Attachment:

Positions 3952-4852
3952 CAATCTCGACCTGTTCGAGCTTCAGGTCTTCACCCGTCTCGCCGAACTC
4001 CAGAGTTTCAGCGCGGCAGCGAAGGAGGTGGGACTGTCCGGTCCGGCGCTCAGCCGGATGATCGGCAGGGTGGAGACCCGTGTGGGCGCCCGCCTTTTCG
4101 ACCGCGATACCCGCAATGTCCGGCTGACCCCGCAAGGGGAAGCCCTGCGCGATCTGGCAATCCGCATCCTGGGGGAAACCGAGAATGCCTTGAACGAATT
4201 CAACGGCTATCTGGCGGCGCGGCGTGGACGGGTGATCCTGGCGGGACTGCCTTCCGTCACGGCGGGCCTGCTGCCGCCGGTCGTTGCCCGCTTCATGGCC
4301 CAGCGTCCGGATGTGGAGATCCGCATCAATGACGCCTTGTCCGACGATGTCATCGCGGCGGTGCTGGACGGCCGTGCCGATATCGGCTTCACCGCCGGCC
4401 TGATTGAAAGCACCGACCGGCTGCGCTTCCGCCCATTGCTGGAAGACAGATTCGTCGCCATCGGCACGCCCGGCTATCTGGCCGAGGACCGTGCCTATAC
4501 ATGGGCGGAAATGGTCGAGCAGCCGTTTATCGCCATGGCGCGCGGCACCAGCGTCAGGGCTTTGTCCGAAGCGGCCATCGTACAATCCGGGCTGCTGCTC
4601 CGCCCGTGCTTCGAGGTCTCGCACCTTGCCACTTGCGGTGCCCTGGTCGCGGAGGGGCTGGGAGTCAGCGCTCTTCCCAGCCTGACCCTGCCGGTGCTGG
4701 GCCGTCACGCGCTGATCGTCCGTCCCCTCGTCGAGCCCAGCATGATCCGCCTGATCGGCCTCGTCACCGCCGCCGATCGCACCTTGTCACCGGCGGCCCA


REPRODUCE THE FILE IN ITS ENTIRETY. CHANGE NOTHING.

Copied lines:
Positions 3952-4852
3952 CAATCTCGACCTGTTCGAGCTTCAGGTCTTCACCCGTCTCGCCGAACTC
4001 CAGAGTTTCAGCGCGGCAGCGAAGGAGGTGGGACTGTCCGGTCCGGCGCTCAGCCGGATGATCGGCAGGGTGGAGACCCGTGTGGGCGCCCGCCTTTTCG
4101 ACCGCGATACCCGCAATGTCCGGCTGACCCCGCAAGGGGAAGCCCTGCGCGATCTGGCAATCCGCATCCTGGGGGAAACCGAGAATGCCTTGAACGAATT
4201 CAACGGCTATCTGGCGGCGCGGCGTGGACGGGTGATCCTGGCGGGACTGCCTTCCGTCACGGCGGGCCTGCTGCCGCCGGTCGTTGCCCGCTTCATGGCC
4301 CAGCGTCCGGATGTGGAGATCCGCATCAATGACGCCTTGTCCGACGATGTCATCGCGGCGGTGCTGGACGGCCGTGCCGATATCGGCTTCACCGCCGGCC
4401 TGATTGAAAGCACCGACCGGCTGCGCTTCCGCCCATTGCTGGAAGACAGATTCGTCGCCATCGGCACGCCCGGCTATCTGGCCGAGGACCGTGCCTATAC
4501 ATGGGCGGAAATGGTCGAGCAGCCGTTTATCGCCATGGCGCGCGGCACCAGCGTCAGGGCTTTGTCCGAAGCGGCCATCGTACAATCCGGGCTGCTGCTC
4601 CGCCCGTGCTTCGAGGTCTCGCACCTTGCCACTTGCGGTGCCCTGGTCGCGGAGGGGCTGGGAGTCAGCGCTCTTCCCAGCCTGACCCTGCCGGTGCTGG
4701 GCCGTCACGCGCTGATCGTCCGTCCCCTCGTCGAGCCCAGCATGATCCGCCTGATCGGCCTCGTCACCGCCGCCGATCGCACCTTGTCACCGGCGGCCCA